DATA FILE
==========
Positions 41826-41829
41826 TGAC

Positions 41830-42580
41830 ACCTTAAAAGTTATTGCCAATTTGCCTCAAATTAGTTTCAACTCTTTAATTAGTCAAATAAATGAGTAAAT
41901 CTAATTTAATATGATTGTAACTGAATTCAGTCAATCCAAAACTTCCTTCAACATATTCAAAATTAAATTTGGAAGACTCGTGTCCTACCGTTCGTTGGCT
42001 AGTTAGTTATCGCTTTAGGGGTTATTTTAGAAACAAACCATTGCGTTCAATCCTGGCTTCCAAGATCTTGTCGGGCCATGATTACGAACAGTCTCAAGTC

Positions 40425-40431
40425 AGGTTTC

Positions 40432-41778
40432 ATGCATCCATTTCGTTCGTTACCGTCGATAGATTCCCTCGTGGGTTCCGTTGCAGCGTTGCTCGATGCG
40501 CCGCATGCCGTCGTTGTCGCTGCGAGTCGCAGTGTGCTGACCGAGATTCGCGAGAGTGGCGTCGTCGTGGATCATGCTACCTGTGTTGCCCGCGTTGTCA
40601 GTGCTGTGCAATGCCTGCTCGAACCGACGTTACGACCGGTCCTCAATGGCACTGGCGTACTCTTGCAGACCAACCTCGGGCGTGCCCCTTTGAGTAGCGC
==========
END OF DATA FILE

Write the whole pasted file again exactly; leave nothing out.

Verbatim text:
Positions 41826-41829
41826 TGAC

Positions 41830-42580
41830 ACCTTAAAAGTTATTGCCAATTTGCCTCAAATTAGTTTCAACTCTTTAATTAGTCAAATAAATGAGTAAAT
41901 CTAATTTAATATGATTGTAACTGAATTCAGTCAATCCAAAACTTCCTTCAACATATTCAAAATTAAATTTGGAAGACTCGTGTCCTACCGTTCGTTGGCT
42001 AGTTAGTTATCGCTTTAGGGGTTATTTTAGAAACAAACCATTGCGTTCAATCCTGGCTTCCAAGATCTTGTCGGGCCATGATTACGAACAGTCTCAAGTC

Positions 40425-40431
40425 AGGTTTC

Positions 40432-41778
40432 ATGCATCCATTTCGTTCGTTACCGTCGATAGATTCCCTCGTGGGTTCCGTTGCAGCGTTGCTCGATGCG
40501 CCGCATGCCGTCGTTGTCGCTGCGAGTCGCAGTGTGCTGACCGAGATTCGCGAGAGTGGCGTCGTCGTGGATCATGCTACCTGTGTTGCCCGCGTTGTCA
40601 GTGCTGTGCAATGCCTGCTCGAACCGACGTTACGACCGGTCCTCAATGGCACTGGCGTACTCTTGCAGACCAACCTCGGGCGTGCCCCTTTGAGTAGCGC